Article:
The Turning Point
All hopes lost, I started screaming at this man. It was only then that I realized that this was something I should have done a while back. The moment I raised my voice, these men took a foot back and told me to lower my voice or else it will be ‘bad’ for me. But hell hath no fury as a woman scorned. And by then I had forgotten that I am a ‘woman’ and I should act ‘appropriate’. I kept shouting, and they fled the scene. I don’t know why I had this sudden shift in this behaviour.
Now, I know littering is wrong, and I shouldn’t be, but this was not littering. I confirmed with all the people who pick up our trash that they dump all these in that specific area to sort everything according to their internal instructions.
So, as long as nobody is indeed throwing it anywhere and they can manage everything, the local people can walk up to the area and keep their trash in a manner that will not affect the pedestrians, exactly what my intentions were. The whole story’s point is that one line used by this man, made me feel insulted. The summary of which is, had I not been a woman, he would have slapped me and made me understand what ‘hell’ is.
Should I Be Grateful That I Am Not a Man?
Did that man, whose sole purpose in life is to waste his time and harass people who are trying to survive by being honest, take pity on me? Furious enough, I wanted to know what he meant by ‘hell’? I really wanted to ask him if he believes I’m not worthy of his “hell” because I’m a woman.
This sounds masochistic I know, and it could have gotten worse, but at that moment, I felt as if I had no self-worth. This line will raise eyebrows, and I understand that. I am not saying that he should have hit me or made any physical attack because I feel violated otherwise. I just don’t like the thing he said. He wanted me to feel weak and vulnerable; he wanted me to feel violated and disgusted (I know his tone, so I know what he said and meant) because I am not a man. I don’t know if being a woman is bad or being a man is bad, at least in this case.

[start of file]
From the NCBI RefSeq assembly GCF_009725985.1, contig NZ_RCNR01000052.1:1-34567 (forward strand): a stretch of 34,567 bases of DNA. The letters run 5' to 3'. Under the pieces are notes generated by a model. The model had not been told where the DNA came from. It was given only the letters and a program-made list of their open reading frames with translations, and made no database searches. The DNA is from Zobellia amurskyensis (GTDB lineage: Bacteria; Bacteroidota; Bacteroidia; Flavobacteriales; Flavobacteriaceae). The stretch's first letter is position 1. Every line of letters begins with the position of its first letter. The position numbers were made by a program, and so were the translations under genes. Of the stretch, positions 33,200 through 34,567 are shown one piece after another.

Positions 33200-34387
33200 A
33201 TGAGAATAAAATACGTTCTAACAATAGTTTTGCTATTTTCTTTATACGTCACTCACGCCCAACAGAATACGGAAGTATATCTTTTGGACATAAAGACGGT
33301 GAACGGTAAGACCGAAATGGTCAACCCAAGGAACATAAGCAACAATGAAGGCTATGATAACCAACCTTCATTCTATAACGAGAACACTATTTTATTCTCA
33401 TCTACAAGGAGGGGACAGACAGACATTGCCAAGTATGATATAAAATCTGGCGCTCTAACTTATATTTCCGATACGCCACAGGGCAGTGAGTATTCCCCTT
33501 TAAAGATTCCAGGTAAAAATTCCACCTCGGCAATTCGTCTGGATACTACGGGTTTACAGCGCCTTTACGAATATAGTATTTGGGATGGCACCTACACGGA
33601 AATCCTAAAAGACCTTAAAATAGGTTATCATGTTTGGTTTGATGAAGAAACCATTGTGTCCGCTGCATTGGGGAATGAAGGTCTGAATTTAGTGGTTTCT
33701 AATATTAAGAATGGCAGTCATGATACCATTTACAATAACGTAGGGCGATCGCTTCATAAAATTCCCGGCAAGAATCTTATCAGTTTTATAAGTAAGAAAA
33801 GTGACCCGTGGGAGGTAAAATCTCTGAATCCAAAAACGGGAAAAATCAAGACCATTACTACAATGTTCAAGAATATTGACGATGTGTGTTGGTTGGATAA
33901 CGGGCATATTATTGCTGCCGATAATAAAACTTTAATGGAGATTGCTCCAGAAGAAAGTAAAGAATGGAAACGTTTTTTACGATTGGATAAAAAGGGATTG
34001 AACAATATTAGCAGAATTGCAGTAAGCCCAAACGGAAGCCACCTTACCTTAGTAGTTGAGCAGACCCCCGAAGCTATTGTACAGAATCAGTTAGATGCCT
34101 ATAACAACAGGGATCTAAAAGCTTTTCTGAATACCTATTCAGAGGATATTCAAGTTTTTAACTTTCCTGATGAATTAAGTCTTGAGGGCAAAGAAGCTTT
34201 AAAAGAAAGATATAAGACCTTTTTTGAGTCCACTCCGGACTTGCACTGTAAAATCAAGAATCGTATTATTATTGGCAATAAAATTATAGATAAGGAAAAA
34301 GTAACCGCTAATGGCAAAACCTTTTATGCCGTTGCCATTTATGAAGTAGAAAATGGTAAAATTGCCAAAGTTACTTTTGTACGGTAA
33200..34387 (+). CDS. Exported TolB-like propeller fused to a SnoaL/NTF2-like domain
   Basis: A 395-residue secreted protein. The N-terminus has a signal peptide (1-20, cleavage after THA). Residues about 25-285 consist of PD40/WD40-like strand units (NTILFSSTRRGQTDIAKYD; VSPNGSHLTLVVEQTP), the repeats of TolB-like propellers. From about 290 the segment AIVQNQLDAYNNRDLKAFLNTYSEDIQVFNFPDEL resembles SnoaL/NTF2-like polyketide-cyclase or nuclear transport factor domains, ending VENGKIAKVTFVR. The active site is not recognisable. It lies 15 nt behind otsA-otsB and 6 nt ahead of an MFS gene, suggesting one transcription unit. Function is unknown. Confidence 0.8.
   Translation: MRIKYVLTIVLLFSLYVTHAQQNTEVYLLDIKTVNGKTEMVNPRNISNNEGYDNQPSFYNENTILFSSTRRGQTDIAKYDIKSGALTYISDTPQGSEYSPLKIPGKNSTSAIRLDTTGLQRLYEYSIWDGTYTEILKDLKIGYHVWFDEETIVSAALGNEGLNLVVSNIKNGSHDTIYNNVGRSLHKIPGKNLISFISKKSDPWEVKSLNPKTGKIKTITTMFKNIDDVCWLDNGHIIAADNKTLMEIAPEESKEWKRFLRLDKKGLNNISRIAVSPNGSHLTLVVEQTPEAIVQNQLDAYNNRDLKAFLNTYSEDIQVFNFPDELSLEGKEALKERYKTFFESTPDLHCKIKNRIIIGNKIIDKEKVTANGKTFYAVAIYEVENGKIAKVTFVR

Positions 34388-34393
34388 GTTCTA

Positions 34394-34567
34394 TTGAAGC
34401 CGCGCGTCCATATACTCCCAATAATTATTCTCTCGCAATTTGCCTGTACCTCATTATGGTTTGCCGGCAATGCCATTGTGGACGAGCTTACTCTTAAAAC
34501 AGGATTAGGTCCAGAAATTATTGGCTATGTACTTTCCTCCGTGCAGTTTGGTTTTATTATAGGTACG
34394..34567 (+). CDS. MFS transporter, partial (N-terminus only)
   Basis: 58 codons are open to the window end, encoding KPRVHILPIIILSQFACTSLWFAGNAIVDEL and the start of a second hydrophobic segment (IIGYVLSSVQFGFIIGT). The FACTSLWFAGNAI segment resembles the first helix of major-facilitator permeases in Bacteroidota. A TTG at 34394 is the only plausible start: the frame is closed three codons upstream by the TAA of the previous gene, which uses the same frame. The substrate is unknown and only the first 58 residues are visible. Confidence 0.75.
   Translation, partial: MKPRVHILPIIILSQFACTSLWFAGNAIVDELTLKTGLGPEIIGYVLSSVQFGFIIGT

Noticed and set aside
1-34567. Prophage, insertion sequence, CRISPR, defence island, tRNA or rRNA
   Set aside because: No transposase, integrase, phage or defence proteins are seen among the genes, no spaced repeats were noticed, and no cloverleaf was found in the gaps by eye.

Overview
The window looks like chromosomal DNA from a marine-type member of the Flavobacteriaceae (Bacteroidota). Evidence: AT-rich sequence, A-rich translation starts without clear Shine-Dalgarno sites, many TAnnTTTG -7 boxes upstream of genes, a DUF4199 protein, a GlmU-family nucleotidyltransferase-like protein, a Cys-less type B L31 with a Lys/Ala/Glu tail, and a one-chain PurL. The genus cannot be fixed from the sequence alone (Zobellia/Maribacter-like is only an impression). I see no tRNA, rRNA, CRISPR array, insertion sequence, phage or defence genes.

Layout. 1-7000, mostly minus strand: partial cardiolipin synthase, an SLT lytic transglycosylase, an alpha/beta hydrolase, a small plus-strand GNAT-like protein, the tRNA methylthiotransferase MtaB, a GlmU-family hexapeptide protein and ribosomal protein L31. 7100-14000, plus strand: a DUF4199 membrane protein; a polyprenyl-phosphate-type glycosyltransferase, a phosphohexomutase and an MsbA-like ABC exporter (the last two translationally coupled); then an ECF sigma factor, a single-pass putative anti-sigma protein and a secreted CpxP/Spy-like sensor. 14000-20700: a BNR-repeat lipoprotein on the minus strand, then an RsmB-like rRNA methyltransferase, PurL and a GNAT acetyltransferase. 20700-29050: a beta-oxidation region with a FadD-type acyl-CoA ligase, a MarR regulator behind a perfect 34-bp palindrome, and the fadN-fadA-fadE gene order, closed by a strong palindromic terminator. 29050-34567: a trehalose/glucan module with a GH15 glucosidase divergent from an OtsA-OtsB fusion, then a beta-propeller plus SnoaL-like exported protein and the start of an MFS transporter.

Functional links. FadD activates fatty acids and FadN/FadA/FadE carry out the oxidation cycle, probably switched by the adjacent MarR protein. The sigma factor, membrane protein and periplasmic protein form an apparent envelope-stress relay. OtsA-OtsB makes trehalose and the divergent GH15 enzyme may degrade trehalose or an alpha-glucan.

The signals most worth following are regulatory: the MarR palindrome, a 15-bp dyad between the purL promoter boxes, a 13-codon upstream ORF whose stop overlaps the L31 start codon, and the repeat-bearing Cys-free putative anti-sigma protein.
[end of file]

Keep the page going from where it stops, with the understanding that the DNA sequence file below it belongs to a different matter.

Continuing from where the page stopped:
These men left, sorry fled, the scene because of me screaming out of my mind, and only then did my legs lose their strength. I felt like a wobbly mess who couldn’t walk or really process anything. I started to cry, I wanted to sit down for a minute and maybe find something to hold on to until I regained my sense, but such was not the case. Since it was an odd hour, only the smokers were outside, and all of these men and women saw me cry, hiding my face behind my hair.
Feminism Is About Equality, Right?
I am not trying to include the topic of feminism here forcefully, but that one sentence that the man uttered took us all back to an age where people were just tools, hunting and surviving and struggling to fight the predators.
Why fight for feminism if people have forgotten that they are ‘human’, in the first place? Why fight at all, for anything? Maybe the monkeys should replace us because of how structured their lives are compared to ours. I feared for so long that these boys might hurt me or cause harm to me in some way. In fact, I wanted to avoid walking down that street, and I even wanted to shift, find a new house, only, possibly to be harassed in some other way.
I am happy to report, that nothing has happened so far, I take that same route every single day, and I am still living in this same house. I am just tired and furious, but I will fight back every single time!
If you like this story, check out the personal blog and podcast channel of the author, Little Did She Know!